The Blue Dressing Gown
It hung in my boy's wardrobe
an army regulation item
no one could throw out.
And it would be hard, wouldn't it,
to discard the only thing left
in something like the shape of him.
It hung on a wire hanger,
skeleton of his shoulder
cutting across collar bone,
the drape of it swinging side to side
if nudged into a shy dance,
or if asked up by a breeze.
I used to wear it, with no sense
of feeling weird or spooky,
alternating with practical flannel,
yet at night sometimes woke
frightened by its doorway shadow,
a man hanging on the moon's hook.
I never realised I'd outgrown him
walking tall through one summer
while his shoulders rode my back.
The tassels swung like incense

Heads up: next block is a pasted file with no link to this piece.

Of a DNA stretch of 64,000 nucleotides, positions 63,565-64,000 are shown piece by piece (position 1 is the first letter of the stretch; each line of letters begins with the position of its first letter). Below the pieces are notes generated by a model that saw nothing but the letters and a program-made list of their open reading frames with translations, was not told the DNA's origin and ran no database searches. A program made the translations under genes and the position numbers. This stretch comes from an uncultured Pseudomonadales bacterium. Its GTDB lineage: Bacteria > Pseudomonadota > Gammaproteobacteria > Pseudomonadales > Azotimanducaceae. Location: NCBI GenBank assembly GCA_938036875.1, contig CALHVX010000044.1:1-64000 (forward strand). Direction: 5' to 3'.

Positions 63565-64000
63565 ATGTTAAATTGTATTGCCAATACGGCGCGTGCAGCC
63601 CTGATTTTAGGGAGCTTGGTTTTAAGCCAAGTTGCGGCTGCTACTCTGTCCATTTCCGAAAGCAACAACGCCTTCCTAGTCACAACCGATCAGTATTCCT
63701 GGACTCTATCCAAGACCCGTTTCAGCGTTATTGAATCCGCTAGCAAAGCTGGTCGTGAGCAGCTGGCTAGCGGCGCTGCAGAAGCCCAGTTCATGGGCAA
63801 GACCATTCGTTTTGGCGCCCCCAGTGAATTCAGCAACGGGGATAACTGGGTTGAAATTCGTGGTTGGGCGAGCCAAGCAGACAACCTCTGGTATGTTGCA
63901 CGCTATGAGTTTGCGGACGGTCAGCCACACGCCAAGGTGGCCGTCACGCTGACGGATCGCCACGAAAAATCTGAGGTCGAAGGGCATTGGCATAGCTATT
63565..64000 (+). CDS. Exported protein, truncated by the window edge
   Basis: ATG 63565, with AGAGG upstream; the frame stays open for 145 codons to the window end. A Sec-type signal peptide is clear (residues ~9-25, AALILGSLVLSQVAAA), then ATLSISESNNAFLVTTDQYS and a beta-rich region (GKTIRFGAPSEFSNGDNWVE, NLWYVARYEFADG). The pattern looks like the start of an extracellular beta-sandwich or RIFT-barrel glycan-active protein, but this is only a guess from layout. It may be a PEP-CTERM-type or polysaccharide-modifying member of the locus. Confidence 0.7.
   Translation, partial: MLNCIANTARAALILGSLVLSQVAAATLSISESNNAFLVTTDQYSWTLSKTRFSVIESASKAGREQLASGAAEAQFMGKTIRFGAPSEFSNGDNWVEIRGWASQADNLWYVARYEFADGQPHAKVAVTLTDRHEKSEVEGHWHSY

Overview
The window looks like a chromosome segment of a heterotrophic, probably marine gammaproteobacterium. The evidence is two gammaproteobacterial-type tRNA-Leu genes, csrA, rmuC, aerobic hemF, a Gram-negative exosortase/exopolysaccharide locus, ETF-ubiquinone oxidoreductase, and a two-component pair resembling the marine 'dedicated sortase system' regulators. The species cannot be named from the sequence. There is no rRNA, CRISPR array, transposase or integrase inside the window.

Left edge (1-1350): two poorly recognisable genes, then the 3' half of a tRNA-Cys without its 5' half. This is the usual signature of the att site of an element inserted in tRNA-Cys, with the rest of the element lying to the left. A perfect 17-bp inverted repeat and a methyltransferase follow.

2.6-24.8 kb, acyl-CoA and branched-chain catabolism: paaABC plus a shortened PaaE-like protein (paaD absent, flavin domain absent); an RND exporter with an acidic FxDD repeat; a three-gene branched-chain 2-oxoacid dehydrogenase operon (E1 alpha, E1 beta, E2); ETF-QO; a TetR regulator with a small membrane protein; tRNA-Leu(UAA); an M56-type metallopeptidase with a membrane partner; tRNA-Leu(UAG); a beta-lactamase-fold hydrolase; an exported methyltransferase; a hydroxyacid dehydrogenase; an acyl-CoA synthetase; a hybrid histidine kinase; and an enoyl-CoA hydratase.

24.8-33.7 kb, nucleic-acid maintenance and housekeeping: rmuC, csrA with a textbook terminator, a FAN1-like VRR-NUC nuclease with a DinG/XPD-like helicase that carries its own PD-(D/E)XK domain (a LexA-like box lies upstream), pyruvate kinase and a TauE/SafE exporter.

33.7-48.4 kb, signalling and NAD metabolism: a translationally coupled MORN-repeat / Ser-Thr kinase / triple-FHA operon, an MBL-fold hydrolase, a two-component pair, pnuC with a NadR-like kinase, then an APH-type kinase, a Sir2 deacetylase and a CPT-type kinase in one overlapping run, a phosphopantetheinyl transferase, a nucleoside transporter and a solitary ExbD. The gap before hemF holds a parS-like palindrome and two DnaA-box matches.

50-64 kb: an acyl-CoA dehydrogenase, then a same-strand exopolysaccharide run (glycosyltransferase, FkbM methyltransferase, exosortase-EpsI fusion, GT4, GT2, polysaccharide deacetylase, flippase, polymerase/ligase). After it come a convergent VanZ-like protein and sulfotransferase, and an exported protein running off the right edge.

as I walked in his shape
trying to sense the being inside him.
This is Ross Donlon's famous blue dressing gown poem, that won the Arvon International Poetry Competition (Wenlock Festival Award) judged by Carol Ann Duffy. It has just been published in Ross's new book – The Blue Dressing Gown & Other Poems by Profile Poetry.
Ross lives in Castlemaine, where he runs a wonderful reading with poets invited from all over the country, at the Guildford Pub. The open mic takes the form of a slam with poets competing for the Castlemaine Cup – which is always a superbly inappropriate egg cup.
To read the other Tuesday Poems click on the quill icon up on the right.